One of the most significant aspects of this nature park is the human influence to be seen here. Many abandoned farmhouses, wind and water systems such as water wheels, wells and mills, all with the Cultural Property designation, have become part of the landscape and bear witness to a now extinct culture that made traditional use of natural resources. Phoenicians and Romans left their mark on these lands. They took advantage of the excellent fishing to be found on the coast and left behind fish salting and purple dye factories in Torregarcía, as well as workshops for making volcanic bricks at cliffs like those of El Playazo and Punta Baja. The Moors, for their part, left their mark in irrigation systems, crafts and the watchtowers that can be found along the coast.
Improved infrastructure aiming for sustainable development along with the variety of activities available, such as scuba diving, cycle-touring, boat trips and horse riding routes, will show you all the wealth of this nature area. The fishing village at La Isleta del Moro, the Rodalquilar mining village, the stunning beauty of Los Muertos beach or the incredible cliffs at Los Escullos are all unique experiences awaiting you in these privileged surroundings.
The natural park has a protected maritime extension of 12,000 hectares. That corresponds to one mile of sea from the coastline. Its rich flora and fauna, with more than a thousand species, and due to the volcanic geological aspects described, it is considered a marine biotope of the first order.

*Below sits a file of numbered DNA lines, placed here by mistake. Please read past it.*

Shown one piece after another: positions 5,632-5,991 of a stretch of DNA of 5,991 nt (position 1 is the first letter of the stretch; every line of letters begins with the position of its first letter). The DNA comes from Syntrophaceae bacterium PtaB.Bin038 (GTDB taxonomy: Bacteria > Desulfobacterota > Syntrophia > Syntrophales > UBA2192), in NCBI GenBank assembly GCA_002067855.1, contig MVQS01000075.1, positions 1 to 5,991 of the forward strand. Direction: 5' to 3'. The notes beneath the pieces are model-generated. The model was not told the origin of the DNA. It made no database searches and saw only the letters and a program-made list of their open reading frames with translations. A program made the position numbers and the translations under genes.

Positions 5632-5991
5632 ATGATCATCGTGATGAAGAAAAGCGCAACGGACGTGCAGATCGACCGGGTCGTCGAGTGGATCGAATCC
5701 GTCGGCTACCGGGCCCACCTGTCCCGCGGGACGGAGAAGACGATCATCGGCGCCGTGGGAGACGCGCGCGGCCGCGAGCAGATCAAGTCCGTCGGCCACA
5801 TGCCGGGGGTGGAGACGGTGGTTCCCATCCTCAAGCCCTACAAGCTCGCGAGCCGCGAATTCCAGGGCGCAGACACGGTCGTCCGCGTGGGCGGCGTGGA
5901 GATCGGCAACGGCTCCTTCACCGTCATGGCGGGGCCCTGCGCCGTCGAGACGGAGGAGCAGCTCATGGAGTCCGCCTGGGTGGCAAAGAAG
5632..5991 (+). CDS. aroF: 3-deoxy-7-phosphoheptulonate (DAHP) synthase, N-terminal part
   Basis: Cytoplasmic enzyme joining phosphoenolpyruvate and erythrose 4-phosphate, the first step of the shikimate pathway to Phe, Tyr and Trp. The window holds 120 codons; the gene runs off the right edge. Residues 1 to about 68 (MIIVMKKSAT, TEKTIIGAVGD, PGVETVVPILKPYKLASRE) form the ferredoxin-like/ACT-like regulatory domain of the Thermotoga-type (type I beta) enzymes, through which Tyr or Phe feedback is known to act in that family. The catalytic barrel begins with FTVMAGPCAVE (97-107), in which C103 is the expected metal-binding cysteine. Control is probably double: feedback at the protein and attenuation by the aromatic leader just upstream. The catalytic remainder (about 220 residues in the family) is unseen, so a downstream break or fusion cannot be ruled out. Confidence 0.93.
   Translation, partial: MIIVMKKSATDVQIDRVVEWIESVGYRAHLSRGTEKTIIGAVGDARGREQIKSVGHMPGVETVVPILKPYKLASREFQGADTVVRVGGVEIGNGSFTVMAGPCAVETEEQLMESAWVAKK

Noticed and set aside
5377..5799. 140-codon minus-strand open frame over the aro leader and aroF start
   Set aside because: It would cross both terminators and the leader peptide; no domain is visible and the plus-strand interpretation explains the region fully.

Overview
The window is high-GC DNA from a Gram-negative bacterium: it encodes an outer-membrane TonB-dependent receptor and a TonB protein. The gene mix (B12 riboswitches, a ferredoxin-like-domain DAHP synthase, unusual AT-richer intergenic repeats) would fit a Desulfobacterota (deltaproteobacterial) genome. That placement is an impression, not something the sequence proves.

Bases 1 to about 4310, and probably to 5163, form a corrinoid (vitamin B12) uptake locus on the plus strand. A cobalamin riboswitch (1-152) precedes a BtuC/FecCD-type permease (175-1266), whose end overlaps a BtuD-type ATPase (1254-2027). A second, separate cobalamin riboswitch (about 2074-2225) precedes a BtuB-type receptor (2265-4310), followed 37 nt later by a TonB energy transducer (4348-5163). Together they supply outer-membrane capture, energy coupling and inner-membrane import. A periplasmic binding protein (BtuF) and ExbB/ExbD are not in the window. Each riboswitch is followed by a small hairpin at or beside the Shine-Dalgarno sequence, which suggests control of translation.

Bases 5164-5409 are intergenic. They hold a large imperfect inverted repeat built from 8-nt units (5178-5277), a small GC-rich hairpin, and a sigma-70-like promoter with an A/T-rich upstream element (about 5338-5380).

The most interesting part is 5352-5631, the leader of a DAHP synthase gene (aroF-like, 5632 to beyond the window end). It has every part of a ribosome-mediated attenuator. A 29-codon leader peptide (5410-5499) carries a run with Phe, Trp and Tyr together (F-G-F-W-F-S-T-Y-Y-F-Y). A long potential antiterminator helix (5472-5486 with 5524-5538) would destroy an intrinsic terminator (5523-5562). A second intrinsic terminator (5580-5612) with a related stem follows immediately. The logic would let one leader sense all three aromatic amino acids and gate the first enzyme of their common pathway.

The cliffs, which represent the highest percentage in the coast of Níjar, have one varied continuance under the water, with a diversity in sea floor, such as caverns, caves, walls, overhangs, blocks and typical magmatic outcrops of volcanic origins and marine erosion, all of which generate of one of the most beautiful and best preserved sea beds in the Mediterranean.
The rock composition and the clarity of its water, up to 18-20 meters in optimal conditions, makes it a paradise for contemplative and photographic diving.
In some places, like Monsul or Rodalquilar, we can enjoy this beauty even in shallow waters of one meter of depth, allowing the timid swimmers to enjoy this unusual wealth. It will be from 5 to 20 meters where the most experienced divers will enjoy a unique spectacle in sea floors.
Bellow there is a categorization of them for a better understanding:
1. - Sand bottom
The first one, with a variety in sand thicknesses, shows the finer-grain sand at the greater depth, seated in a muddy bottom with seagrass, which are more than seaweed, true plants with flowers, which holds a rich fauna camouflaged between sediments: bivalve molluscs like Donax or Striped Venus clams, gastropods such as the purple dye murex or natica hebraea and cephalopods like cuttlefish.
Also sea urchins and other famous echinoderms such as the sand star, with a varied “crab like” array of crustaceans and an endless number of fish such as the mullet, the marbre, east Atlantic peacock wrasse, etc…
2. - The rock bottom.
Where you can find at shallow depth the vegetative cover filled with algae, sponges, madreporas, anemones, false coral, annelids, start fish, molluscs and sea urchins. Fishes include the cardinalfish, ornate wrasse, bream and banded astyanax; and at greater depth, the grouper, moray and scorpion fish. All of them find large quantities of food between the seaweed and refuge in the rock cracks and cavities, generating a delicate habitat which we all must work together to protect.
3. - Plains of posidonia.
Posidonia is one type of fanerogam sea plant with flowers, leaves, rhizomes and roots. At 20 meters and on rock bottom it forms abundant prairies that sustain the primary production and oxygenation of this habitat and even has influence in the movement of the water mass. It is populated by numerous species of echinoderms and cephalopods (Octopus), the nacra (giant bivalve) and red stars.